Wallace ended up signing a development deal with Joe Gibbs Racing. He made his way into the NASCAR K&N Pro Series East with the Drive for Diversity program. Wallace won six races between 2010-12 and earned 2010 Rookie of the Year honors.

In 2012, Wallace went full-time in the Camping World Truck Series under the tutelage of Gibbs driver, Kyle Busch. After two full seasons and five wins, Wallace again made a move. This time, it was to the Xfinity Series, where he now competes for Roush Fenway Racing. Although he has yet to break into victory lane, Wallace is championship eligible after advancing into the second round of the inaugural Xfinity Chase.

As for the journey, Wallace admits, “Kind of the right spot at the right time.”

The following Q&A has been edited and condensed

NBC Sports: On your website, it says your interest in racing was by chance, what does that mean?

Wallace: I started racing when I was nine, but my dad bought a Harley Davidson and he wanted to trick it out and make it look good and the guy who did that, Chris Rogers, he had a bike shop. He raced out of the back of his shop, so we became good friends, and he invited us out to one of his races. We were sitting in the stands, and my dad was like, ‘Hey, you want to try it?’ So it was just one of those going out to watch and ended up buying a go-kart.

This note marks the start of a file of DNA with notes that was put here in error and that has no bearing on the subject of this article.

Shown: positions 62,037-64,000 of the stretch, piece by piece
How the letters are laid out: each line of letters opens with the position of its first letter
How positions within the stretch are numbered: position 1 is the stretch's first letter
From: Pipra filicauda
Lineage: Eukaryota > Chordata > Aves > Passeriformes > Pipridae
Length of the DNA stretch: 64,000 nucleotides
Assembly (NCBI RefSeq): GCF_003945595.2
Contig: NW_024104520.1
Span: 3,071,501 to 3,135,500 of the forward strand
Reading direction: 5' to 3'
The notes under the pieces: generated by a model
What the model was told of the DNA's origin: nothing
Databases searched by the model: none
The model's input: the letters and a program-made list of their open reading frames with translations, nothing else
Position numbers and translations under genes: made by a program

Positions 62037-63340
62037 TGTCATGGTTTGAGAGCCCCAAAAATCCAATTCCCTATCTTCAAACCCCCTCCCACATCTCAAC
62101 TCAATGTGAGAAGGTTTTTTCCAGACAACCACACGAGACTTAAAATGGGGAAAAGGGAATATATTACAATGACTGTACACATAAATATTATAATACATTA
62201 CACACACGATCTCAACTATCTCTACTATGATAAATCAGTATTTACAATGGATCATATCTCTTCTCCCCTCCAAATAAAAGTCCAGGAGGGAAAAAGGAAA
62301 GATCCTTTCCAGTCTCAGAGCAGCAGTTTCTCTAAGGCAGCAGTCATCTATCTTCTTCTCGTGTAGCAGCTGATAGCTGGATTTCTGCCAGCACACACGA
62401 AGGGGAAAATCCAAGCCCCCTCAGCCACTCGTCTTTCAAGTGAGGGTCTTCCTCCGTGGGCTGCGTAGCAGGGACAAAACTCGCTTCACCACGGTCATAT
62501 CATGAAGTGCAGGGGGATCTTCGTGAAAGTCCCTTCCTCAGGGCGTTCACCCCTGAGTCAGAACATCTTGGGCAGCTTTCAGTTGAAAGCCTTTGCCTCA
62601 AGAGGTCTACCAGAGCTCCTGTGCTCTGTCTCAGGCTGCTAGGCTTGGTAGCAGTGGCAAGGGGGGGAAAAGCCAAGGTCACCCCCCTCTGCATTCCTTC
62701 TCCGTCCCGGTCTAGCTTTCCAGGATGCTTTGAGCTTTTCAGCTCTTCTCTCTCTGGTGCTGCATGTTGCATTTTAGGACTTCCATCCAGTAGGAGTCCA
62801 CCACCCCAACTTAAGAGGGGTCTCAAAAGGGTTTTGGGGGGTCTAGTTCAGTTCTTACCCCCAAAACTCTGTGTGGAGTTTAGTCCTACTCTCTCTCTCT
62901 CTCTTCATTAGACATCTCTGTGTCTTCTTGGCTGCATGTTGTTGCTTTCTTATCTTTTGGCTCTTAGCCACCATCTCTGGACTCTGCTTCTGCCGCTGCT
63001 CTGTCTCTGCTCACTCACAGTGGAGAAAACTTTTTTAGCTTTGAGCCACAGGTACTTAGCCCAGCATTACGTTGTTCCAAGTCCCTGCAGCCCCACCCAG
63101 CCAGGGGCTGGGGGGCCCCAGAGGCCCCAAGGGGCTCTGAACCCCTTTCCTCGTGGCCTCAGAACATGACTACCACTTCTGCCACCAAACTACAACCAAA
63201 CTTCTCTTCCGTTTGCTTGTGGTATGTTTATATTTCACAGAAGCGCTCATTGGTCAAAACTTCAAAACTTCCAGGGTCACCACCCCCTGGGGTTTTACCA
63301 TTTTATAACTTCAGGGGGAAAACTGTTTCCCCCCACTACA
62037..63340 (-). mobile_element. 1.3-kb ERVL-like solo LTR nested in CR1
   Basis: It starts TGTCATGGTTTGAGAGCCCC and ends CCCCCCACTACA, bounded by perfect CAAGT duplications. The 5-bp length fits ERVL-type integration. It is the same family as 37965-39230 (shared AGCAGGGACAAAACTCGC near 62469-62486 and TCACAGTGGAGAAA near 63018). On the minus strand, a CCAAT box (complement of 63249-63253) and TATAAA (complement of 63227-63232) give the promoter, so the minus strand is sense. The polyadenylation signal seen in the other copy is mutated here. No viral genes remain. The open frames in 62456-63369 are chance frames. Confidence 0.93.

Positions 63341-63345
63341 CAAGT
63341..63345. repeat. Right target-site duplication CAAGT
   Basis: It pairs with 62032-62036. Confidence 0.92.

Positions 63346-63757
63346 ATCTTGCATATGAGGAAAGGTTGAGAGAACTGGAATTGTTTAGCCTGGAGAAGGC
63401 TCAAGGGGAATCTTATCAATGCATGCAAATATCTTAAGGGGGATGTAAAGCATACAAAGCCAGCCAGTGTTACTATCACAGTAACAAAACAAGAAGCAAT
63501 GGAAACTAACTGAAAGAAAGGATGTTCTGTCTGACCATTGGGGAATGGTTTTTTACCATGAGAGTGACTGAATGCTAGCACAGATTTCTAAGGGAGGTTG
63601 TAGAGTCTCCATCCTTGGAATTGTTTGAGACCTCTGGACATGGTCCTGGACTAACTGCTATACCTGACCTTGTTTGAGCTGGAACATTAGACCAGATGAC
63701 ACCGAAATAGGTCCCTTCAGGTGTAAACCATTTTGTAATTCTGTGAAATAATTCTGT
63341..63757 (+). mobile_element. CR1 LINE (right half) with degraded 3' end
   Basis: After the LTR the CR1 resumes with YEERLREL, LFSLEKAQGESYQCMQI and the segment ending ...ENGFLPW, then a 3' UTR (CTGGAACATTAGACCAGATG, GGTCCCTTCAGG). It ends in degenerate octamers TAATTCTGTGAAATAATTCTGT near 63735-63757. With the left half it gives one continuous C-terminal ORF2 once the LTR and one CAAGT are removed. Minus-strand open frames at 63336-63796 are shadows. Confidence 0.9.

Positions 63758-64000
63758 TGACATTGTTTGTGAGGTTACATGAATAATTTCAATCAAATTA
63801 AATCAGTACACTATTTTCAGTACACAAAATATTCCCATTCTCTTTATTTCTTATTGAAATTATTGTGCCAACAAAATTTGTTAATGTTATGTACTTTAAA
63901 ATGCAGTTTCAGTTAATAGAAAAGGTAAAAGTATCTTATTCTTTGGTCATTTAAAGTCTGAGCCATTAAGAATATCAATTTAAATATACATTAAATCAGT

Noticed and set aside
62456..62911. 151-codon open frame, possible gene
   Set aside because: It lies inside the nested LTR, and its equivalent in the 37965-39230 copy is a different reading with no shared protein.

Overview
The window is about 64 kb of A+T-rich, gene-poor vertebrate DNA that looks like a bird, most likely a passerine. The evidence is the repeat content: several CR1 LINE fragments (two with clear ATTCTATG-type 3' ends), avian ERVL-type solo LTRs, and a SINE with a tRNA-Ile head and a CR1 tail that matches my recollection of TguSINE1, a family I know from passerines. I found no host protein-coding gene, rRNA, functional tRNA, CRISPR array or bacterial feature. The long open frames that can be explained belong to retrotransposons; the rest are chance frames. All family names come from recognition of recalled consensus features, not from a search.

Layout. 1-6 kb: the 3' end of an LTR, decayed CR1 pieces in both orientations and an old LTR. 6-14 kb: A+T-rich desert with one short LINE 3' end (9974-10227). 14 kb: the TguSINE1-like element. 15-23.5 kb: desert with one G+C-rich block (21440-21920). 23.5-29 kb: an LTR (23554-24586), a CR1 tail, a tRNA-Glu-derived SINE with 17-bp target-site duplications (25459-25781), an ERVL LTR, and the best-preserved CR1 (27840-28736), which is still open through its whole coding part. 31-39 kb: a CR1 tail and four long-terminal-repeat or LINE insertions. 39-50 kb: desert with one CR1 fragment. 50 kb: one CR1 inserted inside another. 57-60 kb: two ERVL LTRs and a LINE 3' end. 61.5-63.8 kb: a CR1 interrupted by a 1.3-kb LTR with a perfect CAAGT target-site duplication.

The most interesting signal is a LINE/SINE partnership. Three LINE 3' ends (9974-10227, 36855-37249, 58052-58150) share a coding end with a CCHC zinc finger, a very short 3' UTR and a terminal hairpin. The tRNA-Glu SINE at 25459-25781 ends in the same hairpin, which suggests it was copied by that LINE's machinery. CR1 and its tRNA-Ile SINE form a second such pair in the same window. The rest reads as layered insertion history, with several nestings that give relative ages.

NBC Sports: How important was signing with Joe Gibbs Racing, in addition to participating in the Drive for Diversity program?

Wallace: The way it worked out was 2008 had a really good year; 2009 is when we signed on with JGR, and they gave us a little financial backing with the Late Model stuff, but that ended up being our worst year in Late Models. I don’t know why. We ran about half a season there and called it quits so then we were trying to figure out what’s the next step. JGR had their (K&N Pro Series) East program going on at the time, but they had Max Gresham and Brett Moffitt driving. So they didn’t really have anything, but they looked into the Drive for Diversity deal for us. We did some research and saw that Andy Santerre was running the whole deal, and we’re like, ‘Well, hell yeah, we’ll go over there and run that.’ It was kind of a blessing that we did because those two great years with the Drive for Diversity program really helped my career launch.

NBC Sports: Do you have a racing story you like to tell or one that stands out?

Wallace: Got a lot of good stories; got a lot of bad ones, too. I ran over my dad when we were go-kart racing. We were at Concord Speedway, and Chris (Rogers) and my dad were out there, and I leveled my dad at like 45 miles per hour. I thought I killed him and he comes hobbling up and says, ‘All right, let’s keep going.’ So that one’s probably the scariest one I’ve had. The best one is probably Dover. The first Dover (September 2010) I was scared. Driving into the corners like, ‘Heck no.’ Had motor problems, and we were in a Rookie of the Year battle with Cole Whitt. He blew a right front tire Lap 27; I blew a right front tire Lap 37. So we locked up the Rookie of the Year title.